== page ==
POTSDAM, N.Y. — From the battlefield to the classroom, America’s soldiers who fought in Iraq and Afghanistan often take on another big challenge upon returning home: a college education.
A new movie, titled “Nontraditional” and being filmed entirely in the north country, features the fictional story of Erika Byrd, a 26-year-old combat veteran who is starting a new life journey as a college freshman. In the movie, set in 2010, Ms. Byrd has recently returned home from her deployment in Iraq and Afghanistan. She had enlisted in the Army just out of high school and after 9/11.
“Like many student veterans, it’s not easy to be in college as a 26-year-old among 18-year-olds, and she’s also had a very different set of experiences than a lot of her fellow students,” said Christina V. Xydias, film producer. “It’s a tough transition for many student veterans like the main character.”
Brian R. Hauser, screenplay writer and film director, and his wife, Ms. Xydias, both are professors in the department of humanities and social sciences at Clarkson University. The Potsdam couple own a production company called Salonista Media and are self-financing the film. Mr. Hauser said this is the biggest feature film of his career so far.
“We’re a small production and everything we wanted to do, we could do here,” Ms. Xydias said. “There are no enormous explosions or fast car chases. It’s set on a college campus.”
She said that although the story isn’t set at a specific university, most of the filming was done on Clarkson’s campus.
Ms. Xydias said suicide and dropout rates are high among veteran students, and colleges finally are starting to be more aware of the social challenges veterans face.
“Colleges are starting to have programs that are specifically designed to help veteran students make the transition to college life,” she said.
The inspiration for the film started with Mr. Hauser’s own experience as a student veteran.
He said that after he graduated from college, he signed up for the military. Although he is not a combat veteran, he served in military intelligence from 1995 to 1999, and was deployed overseas but not in combat situations. After his service, Mr. Hauser went to graduate school.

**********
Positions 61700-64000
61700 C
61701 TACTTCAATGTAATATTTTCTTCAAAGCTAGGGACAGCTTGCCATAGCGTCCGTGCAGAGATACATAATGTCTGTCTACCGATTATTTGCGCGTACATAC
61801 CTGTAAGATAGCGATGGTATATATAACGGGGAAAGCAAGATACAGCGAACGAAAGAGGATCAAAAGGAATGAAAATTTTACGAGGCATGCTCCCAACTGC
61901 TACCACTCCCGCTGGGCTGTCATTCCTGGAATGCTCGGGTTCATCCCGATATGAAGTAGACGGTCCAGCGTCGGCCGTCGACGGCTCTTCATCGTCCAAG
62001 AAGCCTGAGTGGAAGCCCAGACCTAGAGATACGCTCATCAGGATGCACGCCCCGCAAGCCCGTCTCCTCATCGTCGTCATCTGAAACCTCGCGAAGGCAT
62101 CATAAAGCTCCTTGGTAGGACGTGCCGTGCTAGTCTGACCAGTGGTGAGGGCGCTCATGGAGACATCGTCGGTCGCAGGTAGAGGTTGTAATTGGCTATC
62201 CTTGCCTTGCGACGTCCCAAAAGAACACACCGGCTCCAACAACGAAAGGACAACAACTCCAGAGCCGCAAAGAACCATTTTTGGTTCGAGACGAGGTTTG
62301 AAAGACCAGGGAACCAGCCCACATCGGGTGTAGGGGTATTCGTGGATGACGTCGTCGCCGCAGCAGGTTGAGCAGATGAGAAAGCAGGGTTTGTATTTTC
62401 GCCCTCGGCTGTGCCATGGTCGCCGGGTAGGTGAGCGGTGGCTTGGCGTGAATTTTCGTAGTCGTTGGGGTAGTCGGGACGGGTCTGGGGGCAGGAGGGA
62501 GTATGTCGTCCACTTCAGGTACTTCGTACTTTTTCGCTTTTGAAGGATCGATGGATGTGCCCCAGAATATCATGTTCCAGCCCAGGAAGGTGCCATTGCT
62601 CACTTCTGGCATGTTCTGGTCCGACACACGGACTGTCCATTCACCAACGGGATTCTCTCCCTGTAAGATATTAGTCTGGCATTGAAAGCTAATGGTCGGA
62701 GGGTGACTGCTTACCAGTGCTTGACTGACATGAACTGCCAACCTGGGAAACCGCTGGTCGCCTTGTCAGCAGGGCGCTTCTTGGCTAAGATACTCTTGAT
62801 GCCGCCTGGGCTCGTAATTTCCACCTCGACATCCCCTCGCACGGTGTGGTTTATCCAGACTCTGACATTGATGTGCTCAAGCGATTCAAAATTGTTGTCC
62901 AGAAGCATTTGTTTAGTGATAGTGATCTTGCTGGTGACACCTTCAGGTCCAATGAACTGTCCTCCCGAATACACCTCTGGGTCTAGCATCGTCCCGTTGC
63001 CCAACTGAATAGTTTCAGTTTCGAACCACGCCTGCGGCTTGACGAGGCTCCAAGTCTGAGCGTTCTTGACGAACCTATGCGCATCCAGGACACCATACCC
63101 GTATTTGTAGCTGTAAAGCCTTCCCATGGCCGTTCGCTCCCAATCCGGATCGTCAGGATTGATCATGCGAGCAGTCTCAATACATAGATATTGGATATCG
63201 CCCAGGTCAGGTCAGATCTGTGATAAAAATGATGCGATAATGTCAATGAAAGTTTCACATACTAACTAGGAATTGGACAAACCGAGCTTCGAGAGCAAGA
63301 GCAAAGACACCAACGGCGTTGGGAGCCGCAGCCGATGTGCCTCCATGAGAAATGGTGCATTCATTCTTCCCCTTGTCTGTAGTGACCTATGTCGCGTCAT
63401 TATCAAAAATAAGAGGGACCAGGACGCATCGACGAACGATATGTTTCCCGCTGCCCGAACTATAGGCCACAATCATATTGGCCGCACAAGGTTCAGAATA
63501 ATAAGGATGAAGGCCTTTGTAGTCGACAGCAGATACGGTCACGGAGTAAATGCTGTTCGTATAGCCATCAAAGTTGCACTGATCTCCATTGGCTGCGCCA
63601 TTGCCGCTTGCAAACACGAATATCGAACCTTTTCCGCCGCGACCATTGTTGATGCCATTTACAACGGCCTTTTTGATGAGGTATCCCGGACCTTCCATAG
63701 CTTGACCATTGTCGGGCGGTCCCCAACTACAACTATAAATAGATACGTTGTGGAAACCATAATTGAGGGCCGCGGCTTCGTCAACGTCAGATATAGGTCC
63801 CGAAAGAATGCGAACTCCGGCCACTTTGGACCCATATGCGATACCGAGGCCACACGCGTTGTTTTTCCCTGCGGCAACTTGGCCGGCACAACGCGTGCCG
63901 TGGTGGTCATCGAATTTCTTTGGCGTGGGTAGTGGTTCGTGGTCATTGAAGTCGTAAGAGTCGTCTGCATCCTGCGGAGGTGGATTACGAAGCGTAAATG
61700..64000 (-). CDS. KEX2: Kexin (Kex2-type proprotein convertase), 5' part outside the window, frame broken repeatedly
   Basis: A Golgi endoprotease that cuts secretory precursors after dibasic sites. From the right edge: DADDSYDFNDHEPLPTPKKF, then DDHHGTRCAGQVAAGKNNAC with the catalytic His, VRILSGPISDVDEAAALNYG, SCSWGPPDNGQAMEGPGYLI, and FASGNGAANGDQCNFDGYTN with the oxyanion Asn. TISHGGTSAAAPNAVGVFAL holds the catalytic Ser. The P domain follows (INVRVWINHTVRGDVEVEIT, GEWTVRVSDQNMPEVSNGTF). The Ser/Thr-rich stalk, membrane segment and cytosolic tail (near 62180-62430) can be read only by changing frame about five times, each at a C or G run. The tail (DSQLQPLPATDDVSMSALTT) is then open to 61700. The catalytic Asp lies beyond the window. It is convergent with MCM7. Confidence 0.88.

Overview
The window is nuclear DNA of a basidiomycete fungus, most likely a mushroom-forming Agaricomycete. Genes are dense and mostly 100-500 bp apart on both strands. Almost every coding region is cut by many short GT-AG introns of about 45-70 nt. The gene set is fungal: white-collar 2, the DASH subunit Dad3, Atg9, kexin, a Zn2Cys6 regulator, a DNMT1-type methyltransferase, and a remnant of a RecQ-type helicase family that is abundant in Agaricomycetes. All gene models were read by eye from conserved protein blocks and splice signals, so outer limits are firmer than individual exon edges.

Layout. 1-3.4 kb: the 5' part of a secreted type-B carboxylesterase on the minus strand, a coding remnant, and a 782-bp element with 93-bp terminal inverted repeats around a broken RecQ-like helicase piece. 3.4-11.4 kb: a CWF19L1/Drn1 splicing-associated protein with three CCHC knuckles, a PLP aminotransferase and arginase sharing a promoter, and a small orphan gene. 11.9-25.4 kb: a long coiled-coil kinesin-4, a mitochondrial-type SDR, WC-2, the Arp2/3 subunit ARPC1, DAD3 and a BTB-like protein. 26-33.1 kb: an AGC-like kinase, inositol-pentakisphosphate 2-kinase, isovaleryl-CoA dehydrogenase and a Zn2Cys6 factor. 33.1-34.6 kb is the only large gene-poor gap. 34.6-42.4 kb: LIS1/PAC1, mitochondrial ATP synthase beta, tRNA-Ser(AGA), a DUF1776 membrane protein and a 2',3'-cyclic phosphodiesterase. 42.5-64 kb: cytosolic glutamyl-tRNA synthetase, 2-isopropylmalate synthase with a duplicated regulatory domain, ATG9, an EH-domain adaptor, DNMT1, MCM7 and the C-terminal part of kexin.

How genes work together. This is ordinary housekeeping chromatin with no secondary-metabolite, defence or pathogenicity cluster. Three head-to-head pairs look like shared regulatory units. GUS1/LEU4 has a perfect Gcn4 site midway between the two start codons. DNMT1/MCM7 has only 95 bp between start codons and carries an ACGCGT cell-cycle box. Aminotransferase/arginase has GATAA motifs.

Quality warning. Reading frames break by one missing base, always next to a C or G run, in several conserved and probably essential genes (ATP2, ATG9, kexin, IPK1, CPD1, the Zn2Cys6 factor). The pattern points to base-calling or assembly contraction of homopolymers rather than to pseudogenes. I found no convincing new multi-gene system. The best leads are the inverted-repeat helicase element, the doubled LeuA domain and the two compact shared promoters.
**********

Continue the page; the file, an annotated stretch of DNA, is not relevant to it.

“My own military experience is one of the more influential things in my life,” he said.
Ms. Xydias said she and her husband conducted nine interviews of women veterans who were pursuing a college education at Ohio State University, which inspired Mr. Hauser to write the story about a woman veteran.
“The stories that we really don’t have are stories about women who are in combat now,” he said. “We have a lot of stories about men who are veterans because it’s a fairly common character background for movies and TV, but we don’t get a lot of that with women. I thought it was really important to tell that story.”
Mr. Hauser said that since the military is going to open up infantry, special forces and other special operations to women, the storyline of the movie is important for all women in combat.
“The movie that we’re telling is a tiny part of that story, but it’s an important one because it’s just not being told,” he said.
Ms. Xydias said the cast and crew have been putting in six- to 14-hour days, six days a week, for three and a half weeks.
Kat Evans, a comedic actress from Chicago, portrays Ms. Byrd. Ms. Evans said she’s been acting since she was 6 years old and is excited about playing the part. She said Ms. Byrd’s character is something her career needed.
“She’s just spent eight years trying to keep other people safe and facing unbelievable danger every day,” Ms. Evans said. “She’s now having a hard time understanding why everybody’s petty lives matter, because the world seems kind of petty after you’ve been through a war.”
Ms. Xydias said the principal photography will be done by the end of July, but more filming will have to be done in the fall when college students come back to the area. She said she and her husband are planning to present the movie at film festivals once the editing is complete.